Władysław Szlengel was a popular Polish Jewish writer before World War II. Born in 1914 in Warsaw, he became known for his satirical pieces in Polish newspapers. Szlengel continued his work as a humorist even after the Germans sealed the Warsaw ghetto in November 1940, reading his satires on ghetto life from the Café Sztuka on Leszno Street. Some of his poems from the period of the ghetto have been preserved in the underground Oneg Shabbat archive. This work, however, is far from humorous.1
"Final Exams" is one of two Szlengel poems featured in this collection, and it was written at about the same time as "Bread" in the fall of 1941. In "Final Exams," the speaker is a Jewish student who can hardly believe that a former classmate is preparing for her final exams, or "matura." Szengel's narrator compares prewar memories of school tests with the daily realities of ghetto life. Adversity and hunger dominate life in the ghetto so much that "l i f e" (with letters spread out graphically for emphasis) has itself become a teacher and a test.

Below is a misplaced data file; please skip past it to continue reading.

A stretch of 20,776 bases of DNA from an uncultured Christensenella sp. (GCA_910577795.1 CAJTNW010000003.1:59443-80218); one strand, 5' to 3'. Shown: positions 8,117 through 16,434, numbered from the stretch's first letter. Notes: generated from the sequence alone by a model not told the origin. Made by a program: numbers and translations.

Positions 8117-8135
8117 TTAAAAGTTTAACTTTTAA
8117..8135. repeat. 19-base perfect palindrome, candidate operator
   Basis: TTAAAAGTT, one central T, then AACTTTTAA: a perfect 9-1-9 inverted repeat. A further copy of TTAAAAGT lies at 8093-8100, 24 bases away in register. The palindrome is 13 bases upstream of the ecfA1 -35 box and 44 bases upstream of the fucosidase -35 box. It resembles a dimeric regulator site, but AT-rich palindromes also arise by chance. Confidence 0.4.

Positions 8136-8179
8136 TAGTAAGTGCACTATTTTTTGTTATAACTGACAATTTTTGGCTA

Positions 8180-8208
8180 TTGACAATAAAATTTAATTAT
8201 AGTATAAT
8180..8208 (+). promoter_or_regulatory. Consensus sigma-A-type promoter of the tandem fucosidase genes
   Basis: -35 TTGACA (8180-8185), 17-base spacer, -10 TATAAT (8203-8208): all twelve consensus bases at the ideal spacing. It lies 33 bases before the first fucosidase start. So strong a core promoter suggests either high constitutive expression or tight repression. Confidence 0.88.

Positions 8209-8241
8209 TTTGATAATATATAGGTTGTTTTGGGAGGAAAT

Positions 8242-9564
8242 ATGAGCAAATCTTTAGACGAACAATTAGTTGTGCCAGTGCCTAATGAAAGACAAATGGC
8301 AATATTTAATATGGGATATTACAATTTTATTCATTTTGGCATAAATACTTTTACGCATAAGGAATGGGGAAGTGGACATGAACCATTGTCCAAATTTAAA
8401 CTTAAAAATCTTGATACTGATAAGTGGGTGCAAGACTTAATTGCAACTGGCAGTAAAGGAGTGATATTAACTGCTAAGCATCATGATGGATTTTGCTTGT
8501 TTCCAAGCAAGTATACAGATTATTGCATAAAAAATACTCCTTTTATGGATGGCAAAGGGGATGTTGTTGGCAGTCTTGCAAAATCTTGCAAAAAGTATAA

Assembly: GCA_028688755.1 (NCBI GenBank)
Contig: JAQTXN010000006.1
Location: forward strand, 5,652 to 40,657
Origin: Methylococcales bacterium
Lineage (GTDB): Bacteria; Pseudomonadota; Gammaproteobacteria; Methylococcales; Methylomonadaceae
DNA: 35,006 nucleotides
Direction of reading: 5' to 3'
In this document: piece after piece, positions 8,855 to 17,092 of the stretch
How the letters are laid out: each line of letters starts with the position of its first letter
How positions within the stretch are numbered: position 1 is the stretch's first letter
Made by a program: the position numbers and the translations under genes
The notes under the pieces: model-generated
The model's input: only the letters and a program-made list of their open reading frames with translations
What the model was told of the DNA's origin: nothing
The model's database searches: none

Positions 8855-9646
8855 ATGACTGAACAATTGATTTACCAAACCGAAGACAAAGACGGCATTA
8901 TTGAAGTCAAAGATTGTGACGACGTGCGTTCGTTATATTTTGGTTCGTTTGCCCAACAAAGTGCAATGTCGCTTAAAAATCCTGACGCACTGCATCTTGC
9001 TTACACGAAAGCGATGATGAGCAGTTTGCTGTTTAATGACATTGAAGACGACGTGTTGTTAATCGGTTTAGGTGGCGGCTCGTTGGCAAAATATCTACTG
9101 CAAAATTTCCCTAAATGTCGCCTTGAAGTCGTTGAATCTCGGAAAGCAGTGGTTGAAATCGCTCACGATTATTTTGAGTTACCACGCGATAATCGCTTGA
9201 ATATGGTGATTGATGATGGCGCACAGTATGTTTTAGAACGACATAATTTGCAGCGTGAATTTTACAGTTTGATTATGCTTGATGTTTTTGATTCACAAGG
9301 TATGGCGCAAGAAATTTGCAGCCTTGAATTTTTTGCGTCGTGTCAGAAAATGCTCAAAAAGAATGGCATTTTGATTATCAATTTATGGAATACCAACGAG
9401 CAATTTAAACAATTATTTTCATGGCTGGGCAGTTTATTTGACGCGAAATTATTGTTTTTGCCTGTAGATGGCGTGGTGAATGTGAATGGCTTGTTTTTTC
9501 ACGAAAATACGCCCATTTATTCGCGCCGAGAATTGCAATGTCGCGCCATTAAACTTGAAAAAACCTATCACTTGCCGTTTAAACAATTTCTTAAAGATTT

Both "Bread" and "Final Exams" reflect upon the harsh conditions of life in the Warsaw ghetto. Like "Bread," "Final Exams" also suffers from preservation issues. Water damage to the paper has made the last several lines of text unreadable.